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Why It's So Tricky for Atheists to Debate with Believers

Debates over faith often leave non-believers holding the bag: look like a jerk or leave the debate unfinished and apparently concede defeat.

In conversations between atheists and believers, is there any way atheists can win?

I've been in a lot of discussions and debates with religious believers in the last few years, and I'm beginning to notice a pattern. Believers put atheists in no-win situations, so that no matter what atheists do, we'll be seen as either acting like jerks or conceding defeat.

Like so many rhetorical gambits aimed at atheists, these "damned if you do, damned if you don't" tactics aren't really valid criticisms of atheism. They really only serve to deflect valid questions and criticisms about religion. But they come up often enough that I want to spend a little time pointing them out. I want to spell out the exact ways that these "no-win" situations are both unfair and inaccurate. And I want to point out the general nature of this no-win pattern—in hopes that in future debates with atheists, believers will be more aware of them, and will play a little more fairly.

When atheists focus our critiques on conservative or extremist religions, we get accused of ignoring the tolerant progressive ones and lumping all religions together. But when we do criticize progressive or moderate religions, we're accused of mean-spirited overkill, of alienating people who could be our allies.

Why this is untrue and unfair: It doesn't make much sense to assume that the atheist critique of religion you're reading that moment is the only atheist critique of religion this writer has ever come up with. Most atheist writers who criticize religion do so many times, and from many angles. We critique extremist fundamentalism, and moderate ecumenicalism. We critique specific religious beliefs and practices, and the general belief in the supernatural. It's not "lumping all religions together" to point out the flaws and hypocrisies and evils committed by one in particular.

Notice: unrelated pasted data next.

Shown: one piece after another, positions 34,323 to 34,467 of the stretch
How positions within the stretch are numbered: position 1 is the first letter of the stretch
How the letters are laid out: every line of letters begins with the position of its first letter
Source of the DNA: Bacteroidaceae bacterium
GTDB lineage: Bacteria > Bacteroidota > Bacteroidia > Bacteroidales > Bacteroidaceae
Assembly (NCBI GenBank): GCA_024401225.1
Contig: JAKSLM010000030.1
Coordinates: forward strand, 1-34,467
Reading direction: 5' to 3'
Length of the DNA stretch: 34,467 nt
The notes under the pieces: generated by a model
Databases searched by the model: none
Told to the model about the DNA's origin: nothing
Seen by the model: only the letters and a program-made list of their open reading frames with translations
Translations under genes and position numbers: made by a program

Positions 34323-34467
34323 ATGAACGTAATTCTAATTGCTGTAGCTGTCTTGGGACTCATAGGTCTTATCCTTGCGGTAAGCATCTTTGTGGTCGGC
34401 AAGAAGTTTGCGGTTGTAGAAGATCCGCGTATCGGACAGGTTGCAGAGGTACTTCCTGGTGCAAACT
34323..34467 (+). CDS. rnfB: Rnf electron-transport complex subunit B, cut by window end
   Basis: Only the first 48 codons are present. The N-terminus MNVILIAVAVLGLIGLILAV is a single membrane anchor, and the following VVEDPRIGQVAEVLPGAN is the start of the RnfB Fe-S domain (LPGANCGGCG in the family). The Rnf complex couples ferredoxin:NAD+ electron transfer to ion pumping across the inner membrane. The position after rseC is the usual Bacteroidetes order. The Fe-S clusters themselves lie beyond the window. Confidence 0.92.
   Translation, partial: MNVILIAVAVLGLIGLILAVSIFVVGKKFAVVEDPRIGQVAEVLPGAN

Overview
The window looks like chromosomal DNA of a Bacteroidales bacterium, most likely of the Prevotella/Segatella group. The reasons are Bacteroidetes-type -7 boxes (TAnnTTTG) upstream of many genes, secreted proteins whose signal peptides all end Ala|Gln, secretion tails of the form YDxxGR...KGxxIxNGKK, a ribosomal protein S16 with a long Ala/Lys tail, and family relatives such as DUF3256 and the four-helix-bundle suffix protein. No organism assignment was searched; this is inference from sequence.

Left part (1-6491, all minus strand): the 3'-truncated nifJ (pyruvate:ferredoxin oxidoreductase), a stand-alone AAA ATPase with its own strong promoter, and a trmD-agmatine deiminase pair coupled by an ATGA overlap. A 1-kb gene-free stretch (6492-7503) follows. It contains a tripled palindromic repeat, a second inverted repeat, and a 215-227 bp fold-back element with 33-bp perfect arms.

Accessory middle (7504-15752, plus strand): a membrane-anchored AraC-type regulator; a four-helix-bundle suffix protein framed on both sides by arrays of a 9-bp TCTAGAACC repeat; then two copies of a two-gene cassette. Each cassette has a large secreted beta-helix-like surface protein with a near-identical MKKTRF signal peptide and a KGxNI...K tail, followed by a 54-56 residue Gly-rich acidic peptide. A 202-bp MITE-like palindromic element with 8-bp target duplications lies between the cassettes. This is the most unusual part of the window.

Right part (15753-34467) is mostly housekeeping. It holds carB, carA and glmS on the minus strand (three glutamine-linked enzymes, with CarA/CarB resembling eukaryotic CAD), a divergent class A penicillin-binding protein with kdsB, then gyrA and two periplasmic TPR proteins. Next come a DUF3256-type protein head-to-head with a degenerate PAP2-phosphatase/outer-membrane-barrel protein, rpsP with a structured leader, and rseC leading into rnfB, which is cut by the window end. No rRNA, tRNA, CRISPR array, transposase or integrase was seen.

So if we're writing about the harm done by gay-hating fundamentalism or the pedophile-enabling Catholic Church, please don't complain that we're "lumping all religions together." We're not talking about your religion. We did that last week.

And yes, we can criticize progressive religions and still be their allies on issues we agree on. Just like any movement can be critical of other movements and still work with them as allies.

When atheists criticize Christianity, we get accused of being cowards for not criticizing Islam. But when we criticize Islam, we get accused of cultural insensitivity.

Why this is untrue and unfair: And I say yet again: It's neither fair nor reasonable to assume that the atheist critique you're reading right that second is the only one this atheist has ever written. If an atheist is criticizing Christianity today, it doesn't mean they didn't criticize Islam last week.

Most American atheists do focus our attentions largely on Christianity—mainly because it's the religion that's most in our face on a daily basis. But I don't know of any serious atheist writer who hasn't criticized Islam. I certainly have. I've criticized Islam, Judaism, Mormonism, fundamentalist Christianity, progressive Christianity, Hinduism, Wicca, Baha'i, and that religion that worships a blue peacock. To name but a few.

As for cultural insensitivity in criticizing Islam... well, given how Islam and Islamic theocracies have historically treated women and gays, I'd call it culturally insensitive not to criticize it. I agree that some atheists can be racist, xenophobic jerks (especially on the Internet—the Internet does seem to bring the racist, xenophobic jerks out of the woodwork, from every group). But to slam as "culturally insensitive" any criticism of Islam as it's widely and commonly practiced...that's pretty freaking insensitive to the people who are victimized by it.

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